Thesis Writing Help: 5 Tips to Ensure You Get Your Degree

A senior thesis is the capstone to your college education: it’s the one thing that stands between you and your diploma. As if that’s not daunting enough, it’s also a long, time-consuming, and highly scrutinized paper that really puts everything you’ve learned in your education to the test in a big way. Before you panic, read these five tips to help you write the best thesis paper you can!

  1. Find a topic that speaks to you. Your topic should come in the form of a question; usually, for college papers, the more precise the topic the better. But, for a senior thesis, you’re allowed to pose a more general question, since it’s a much longer and more in-depth paper. Your question should be something that you’re genuinely curious about and interested in exploring; it’s a big paper with a lot of research and writing involved, so don’t choose a topic you’ll lose interest in halfway through.
  2. Break your topic down into sub-topics. Or, break your questions down into sub-questions. These will all become part of your paper, either in large sections or in individual paragraphs. You can do this in outline form or not, depending on your preference. The main thing is to know where you want your paper to go, what you want to be able to say, and how you want it to be structured. Don’t be afraid if some of your sub-topics change as you write; it’s all a part of the writing process and means you’re doing your job correctly!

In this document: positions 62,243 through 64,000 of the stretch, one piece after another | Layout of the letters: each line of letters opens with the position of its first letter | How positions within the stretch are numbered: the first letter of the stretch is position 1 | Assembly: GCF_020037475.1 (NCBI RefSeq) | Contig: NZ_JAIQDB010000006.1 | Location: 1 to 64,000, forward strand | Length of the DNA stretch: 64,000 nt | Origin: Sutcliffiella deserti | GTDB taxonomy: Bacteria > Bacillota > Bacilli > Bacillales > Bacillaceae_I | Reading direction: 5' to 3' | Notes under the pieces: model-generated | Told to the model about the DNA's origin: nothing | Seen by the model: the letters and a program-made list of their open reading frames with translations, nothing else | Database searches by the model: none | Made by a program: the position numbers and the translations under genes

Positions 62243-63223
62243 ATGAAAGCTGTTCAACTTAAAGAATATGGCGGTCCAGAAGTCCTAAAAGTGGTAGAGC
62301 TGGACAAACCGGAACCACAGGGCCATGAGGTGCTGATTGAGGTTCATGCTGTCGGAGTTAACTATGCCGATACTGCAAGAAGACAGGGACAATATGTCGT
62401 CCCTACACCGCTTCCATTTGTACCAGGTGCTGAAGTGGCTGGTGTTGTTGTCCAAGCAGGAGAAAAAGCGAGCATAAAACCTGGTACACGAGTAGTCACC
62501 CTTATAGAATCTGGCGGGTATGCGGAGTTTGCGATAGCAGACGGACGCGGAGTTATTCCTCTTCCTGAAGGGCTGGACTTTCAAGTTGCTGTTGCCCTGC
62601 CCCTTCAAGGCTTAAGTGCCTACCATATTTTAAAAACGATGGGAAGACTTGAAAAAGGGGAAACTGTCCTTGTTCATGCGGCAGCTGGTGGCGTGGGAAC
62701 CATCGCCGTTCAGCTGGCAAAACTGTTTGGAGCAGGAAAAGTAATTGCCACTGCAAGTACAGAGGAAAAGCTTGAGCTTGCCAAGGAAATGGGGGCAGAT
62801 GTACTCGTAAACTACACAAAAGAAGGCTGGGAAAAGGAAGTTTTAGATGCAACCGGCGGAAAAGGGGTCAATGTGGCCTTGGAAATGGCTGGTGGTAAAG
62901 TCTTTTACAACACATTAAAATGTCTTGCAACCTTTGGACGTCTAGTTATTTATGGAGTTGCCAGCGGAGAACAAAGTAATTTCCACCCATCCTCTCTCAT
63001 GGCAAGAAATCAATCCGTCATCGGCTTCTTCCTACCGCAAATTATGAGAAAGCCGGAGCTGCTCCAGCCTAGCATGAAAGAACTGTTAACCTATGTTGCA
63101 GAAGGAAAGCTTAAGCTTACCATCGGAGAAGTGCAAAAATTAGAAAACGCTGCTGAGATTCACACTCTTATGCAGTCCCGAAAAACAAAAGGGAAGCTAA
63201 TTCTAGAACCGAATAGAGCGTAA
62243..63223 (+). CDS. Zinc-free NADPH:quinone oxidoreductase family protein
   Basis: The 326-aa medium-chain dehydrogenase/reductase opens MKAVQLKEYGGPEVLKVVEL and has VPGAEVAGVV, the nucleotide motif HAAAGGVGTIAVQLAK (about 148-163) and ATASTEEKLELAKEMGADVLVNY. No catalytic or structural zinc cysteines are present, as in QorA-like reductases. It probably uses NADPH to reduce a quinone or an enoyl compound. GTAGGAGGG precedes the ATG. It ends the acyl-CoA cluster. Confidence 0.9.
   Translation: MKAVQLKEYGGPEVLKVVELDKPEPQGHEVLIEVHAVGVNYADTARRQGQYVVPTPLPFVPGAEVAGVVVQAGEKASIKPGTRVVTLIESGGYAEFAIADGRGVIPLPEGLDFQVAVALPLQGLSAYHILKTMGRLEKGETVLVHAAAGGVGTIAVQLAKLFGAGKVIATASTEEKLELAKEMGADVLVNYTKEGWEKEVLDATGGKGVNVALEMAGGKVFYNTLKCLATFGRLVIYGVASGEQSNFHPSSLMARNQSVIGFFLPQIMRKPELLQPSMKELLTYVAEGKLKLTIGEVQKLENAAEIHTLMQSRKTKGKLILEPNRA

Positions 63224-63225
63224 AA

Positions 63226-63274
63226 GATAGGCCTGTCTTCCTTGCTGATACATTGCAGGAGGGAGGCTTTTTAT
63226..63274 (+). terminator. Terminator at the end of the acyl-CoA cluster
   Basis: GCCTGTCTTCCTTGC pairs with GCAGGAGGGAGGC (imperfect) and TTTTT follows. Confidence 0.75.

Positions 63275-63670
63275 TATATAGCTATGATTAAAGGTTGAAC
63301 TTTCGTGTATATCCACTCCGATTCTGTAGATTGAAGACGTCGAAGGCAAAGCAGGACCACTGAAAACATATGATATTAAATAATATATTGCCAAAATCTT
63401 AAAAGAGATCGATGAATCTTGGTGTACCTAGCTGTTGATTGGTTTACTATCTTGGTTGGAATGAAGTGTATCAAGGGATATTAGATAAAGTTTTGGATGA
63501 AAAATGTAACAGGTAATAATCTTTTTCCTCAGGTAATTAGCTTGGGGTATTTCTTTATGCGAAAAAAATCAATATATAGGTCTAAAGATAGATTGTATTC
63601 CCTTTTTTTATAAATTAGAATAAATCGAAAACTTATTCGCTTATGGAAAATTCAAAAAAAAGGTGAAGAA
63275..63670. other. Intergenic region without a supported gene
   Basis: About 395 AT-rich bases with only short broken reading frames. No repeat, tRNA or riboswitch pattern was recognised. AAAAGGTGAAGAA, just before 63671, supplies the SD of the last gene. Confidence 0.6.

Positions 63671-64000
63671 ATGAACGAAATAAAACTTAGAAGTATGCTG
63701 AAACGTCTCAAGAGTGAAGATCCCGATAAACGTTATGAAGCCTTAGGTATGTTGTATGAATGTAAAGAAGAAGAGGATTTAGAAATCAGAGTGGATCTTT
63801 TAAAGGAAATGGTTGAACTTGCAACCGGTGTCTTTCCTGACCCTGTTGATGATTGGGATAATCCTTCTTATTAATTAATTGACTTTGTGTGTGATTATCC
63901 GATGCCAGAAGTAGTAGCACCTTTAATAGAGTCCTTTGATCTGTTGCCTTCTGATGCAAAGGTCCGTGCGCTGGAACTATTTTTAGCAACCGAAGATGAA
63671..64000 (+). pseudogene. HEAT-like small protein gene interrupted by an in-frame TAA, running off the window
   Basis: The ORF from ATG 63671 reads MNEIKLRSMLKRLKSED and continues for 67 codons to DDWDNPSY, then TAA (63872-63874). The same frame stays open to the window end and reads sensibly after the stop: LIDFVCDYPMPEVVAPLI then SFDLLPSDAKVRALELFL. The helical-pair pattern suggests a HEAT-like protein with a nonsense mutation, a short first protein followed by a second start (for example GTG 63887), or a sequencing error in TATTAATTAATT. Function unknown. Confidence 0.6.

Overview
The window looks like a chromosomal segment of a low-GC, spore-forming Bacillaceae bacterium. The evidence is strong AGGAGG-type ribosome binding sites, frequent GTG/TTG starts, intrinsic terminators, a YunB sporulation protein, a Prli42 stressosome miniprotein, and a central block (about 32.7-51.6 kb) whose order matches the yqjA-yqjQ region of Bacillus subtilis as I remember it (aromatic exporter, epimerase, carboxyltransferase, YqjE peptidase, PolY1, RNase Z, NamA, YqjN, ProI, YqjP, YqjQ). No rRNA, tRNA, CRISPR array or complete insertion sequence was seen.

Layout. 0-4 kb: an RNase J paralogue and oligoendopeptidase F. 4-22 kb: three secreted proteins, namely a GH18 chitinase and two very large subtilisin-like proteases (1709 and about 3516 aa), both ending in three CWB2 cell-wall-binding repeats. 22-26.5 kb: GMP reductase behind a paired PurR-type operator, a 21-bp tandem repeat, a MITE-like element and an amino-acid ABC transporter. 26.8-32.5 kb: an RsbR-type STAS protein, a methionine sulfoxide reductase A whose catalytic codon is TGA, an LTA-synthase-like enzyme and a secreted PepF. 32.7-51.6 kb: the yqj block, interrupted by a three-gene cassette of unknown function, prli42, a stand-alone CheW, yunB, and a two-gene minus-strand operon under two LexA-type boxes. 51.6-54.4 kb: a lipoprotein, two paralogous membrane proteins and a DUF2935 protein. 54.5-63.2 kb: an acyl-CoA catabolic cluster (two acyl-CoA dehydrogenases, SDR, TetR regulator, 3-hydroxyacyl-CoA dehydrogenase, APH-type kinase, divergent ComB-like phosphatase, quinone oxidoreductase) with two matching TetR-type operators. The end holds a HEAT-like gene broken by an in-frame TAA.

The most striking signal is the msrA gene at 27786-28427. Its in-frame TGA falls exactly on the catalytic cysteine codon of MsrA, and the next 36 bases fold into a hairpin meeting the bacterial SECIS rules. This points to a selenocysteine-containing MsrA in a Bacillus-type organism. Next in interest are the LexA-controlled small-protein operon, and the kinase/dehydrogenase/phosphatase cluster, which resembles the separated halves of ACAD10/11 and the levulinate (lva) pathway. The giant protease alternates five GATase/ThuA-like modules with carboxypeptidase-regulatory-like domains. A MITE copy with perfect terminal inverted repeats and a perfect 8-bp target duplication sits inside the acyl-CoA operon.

3. Start by freewriting. Freewriting is a little like brainstorming: begin writing anything that comes into your mind about a certain subject. Feel free to break the rules, skip around between different topics, and just “go with the flow”. The most important thing is to start getting your creative juices flowing and get words down on the page. Probably, most of what you write when freewriting won’t make it into the actual paper, but it’ll give you a great foundation and way to explore your ideas.
  4. When it’s time to do research, take lots and lots of notes. You’ll probably have a lot of sources, quotations, studies, and statistics to use in your paper and it can get overwhelming. Create a note-taking strategy that works for you; whether it’s index cards, post-it notes, or using different notebooks for different sources, you want to be able to find certain quotes or facts easily as you write. Always make note of the citation material, as well, so you don’t have to go digging through all your research to figure out where you read that important statistic!
  5. Edit as you write. Devote one day every week to editing what you’ve written previously. This will keep you on track, keep your goals in mind, and help avoid having a huge mess on your hands at the end of the writing process. Editing as you go along can also help you think about your argument and strengthen it as you write, making your thesis better!

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